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A grounded theory study of the process of accessing information on the World Wide Web by people with Mild Traumatic Brain Injury

Cynthia S Blodgett, University of Nebraska - Lincoln


The purpose of this grounded theory study was to examine the process by which people with Mild Traumatic Brain Injury (MTBI) access information on the web. Recent estimates include amateur sports and recreation injuries, non-hospital clinics and treatment facilities, private and public emergency department visits and admissions, providing approximately 3.8 million MTBIs annually (CDC, 2007c). Equal access has gained attention of policy-makers in both disability rights and web development worlds. Inequity on the web currently exists for all individuals with disabilities, including a growing population of MTBI survivors.^ In this study, both the Glaser and Strauss and Strauss and Corbin models of the Grounded Theory research tradition informed data analysis. Nine MTBI survivors were interviewed as they visited websites. Data analysis provided five core themes. MTBI Users: (a) have personal preferences about how content is organized and positioned; (b) finds that colors and images, including those applied to text, impacts attempts to access and comprehend information; (c) chooses to either react or respond to initial interaction; (d) encounters circumstances that impact success; and (e) is surrounded by circumstances that impact technology or the web. A common theme weaving through four of these five (number 5 excluded) are informed by the MTBI User's emotionality, that is, the role of the User's emotions such as frustration of pleasure to create a pleasing or dissatisfying experience.^ The information access process that emerged from this study includes three stages: User Meets the Web, User Assesses Page, and User Persists. In each stage, the User may either continue or exit the page depending on interference of emotionality or of persistence. If the User successfully passes through all three stages, the desired information has been accessed and the User may either exit the web or begin the process again with a new page. ^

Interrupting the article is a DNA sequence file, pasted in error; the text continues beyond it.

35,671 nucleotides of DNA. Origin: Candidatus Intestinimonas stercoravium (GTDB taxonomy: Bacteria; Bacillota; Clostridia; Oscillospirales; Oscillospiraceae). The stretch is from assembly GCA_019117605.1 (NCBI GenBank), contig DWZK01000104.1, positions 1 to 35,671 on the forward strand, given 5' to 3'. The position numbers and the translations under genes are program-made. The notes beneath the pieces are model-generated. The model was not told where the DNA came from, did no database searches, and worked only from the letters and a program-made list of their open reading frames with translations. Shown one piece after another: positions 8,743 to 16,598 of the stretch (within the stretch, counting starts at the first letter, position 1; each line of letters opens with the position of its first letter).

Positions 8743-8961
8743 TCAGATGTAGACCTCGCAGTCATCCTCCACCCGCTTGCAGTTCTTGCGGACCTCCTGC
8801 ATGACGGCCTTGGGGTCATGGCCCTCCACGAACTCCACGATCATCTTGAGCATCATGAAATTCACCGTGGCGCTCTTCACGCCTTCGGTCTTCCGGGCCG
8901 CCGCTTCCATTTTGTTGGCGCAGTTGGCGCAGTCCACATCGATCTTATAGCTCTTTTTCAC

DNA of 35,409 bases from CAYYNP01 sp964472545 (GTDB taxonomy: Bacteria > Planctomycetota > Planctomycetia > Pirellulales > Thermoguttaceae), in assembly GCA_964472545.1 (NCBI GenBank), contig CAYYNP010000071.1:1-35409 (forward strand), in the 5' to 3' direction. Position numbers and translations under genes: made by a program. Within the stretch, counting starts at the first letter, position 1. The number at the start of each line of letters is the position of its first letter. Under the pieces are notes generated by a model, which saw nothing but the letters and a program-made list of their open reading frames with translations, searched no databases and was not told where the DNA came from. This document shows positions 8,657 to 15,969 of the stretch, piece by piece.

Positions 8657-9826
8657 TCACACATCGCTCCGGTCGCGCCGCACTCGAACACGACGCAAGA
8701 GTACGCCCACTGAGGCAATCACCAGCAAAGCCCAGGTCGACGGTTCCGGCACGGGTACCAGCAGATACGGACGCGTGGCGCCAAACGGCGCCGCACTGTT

Subject Area

Education, Adult and Continuing|Education, Technology of|Information Science|Education, Curriculum and Instruction

Recommended Citation

Blodgett, Cynthia S, "A grounded theory study of the process of accessing information on the World Wide Web by people with Mild Traumatic Brain Injury" (2008). ETD collection for University of Nebraska - Lincoln. AAI3311253.